I have continued the same teachers through the year, where their work was satisfactory, as much as I could. My estimate of the teachers of Bethel last year will apply to this year also. I think, no town in Maine has a more wide awake, faithful, or better corps of teachers than Bethel. They have shown a dispo­sition to comply with the requirements of the Supervisor, and to do their work well. Five of the teachers employed this year have been graduates of the Gorham Normal School, two have had a partial course at Farmington Normal School, and most of the others have been graduates of Gould's Academy. No certificates have been given except to those who were able to get a rank of seventy-five on the State Examination Papers. Last year I closed the report without taking up the work of the different schools. I think it unjust to select any teacher for commendation or reproof, so, with the following tabular statement, I close this report.

 

N.F. Brown

Supervisor of Schools

 

 

 

 

 

 

 

 

 

 

 

 

 

 

 

 

 

 

 

 

 

 

 

 

greatest good to the greatest number is adopted, the scholars in the village have a right to receive the benefit of a large part of the school money.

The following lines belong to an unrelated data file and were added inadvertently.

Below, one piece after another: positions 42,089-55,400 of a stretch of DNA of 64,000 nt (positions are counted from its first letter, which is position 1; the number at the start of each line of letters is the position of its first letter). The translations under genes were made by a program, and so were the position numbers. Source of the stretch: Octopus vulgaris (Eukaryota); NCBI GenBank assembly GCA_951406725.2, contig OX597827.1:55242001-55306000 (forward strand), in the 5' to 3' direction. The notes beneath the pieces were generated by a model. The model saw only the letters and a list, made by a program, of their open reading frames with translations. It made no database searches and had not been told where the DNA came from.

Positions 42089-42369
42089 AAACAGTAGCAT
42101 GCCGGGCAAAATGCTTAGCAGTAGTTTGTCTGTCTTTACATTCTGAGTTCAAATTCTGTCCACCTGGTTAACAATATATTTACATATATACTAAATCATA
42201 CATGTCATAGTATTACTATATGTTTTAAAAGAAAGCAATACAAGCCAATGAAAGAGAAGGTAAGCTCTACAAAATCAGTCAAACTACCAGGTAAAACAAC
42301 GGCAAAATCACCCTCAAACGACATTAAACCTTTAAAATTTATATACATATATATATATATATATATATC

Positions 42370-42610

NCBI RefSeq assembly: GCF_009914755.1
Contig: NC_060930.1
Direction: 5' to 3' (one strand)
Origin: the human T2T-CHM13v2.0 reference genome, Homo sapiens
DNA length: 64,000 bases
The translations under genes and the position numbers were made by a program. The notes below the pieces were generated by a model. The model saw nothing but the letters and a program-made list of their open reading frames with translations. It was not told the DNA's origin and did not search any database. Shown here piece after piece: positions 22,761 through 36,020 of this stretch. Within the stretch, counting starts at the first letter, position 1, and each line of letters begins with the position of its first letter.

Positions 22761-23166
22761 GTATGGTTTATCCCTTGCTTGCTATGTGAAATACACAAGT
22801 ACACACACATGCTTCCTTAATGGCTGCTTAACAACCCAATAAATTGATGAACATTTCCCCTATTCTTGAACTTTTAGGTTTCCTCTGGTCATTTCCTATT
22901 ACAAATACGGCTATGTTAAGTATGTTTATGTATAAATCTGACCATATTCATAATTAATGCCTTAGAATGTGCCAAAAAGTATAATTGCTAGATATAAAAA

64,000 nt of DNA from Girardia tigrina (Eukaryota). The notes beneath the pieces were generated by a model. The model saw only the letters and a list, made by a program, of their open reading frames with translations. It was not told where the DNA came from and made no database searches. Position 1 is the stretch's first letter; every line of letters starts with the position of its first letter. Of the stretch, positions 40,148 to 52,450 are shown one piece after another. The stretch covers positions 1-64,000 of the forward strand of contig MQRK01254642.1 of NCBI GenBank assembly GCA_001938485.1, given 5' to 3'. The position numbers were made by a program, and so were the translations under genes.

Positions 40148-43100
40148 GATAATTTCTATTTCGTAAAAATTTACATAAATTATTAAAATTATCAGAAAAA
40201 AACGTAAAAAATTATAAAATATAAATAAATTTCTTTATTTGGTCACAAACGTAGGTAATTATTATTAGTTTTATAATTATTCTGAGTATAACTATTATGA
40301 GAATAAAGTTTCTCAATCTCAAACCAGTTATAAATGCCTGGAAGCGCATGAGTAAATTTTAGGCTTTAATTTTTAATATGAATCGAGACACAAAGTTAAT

I have continued the same teachers through the year, where their work was satisfactory, as much as I could. My estimate of the teachers of Bethel last year will apply to this year also. I think, no town in Maine has a more wide awake, faithful, or better corps of teachers than Bethel. They have shown a dispo­sition to comply with the requirements of the Supervisor, and to do their work well. Five of the teachers employed this year have been graduates of the Gorham Normal School, two have had a partial course at Farmington Normal School, and most of the others have been graduates of Gould's Academy. No certificates have been given except to those who were able to get a rank of seventy-five on the State Examination Papers. Last year I closed the report without taking up the work of the different schools. I think it unjust to select any teacher for commendation or reproof, so, with the following tabular statement, I close this report.

N.F. BROWN

Supervisor of Schools.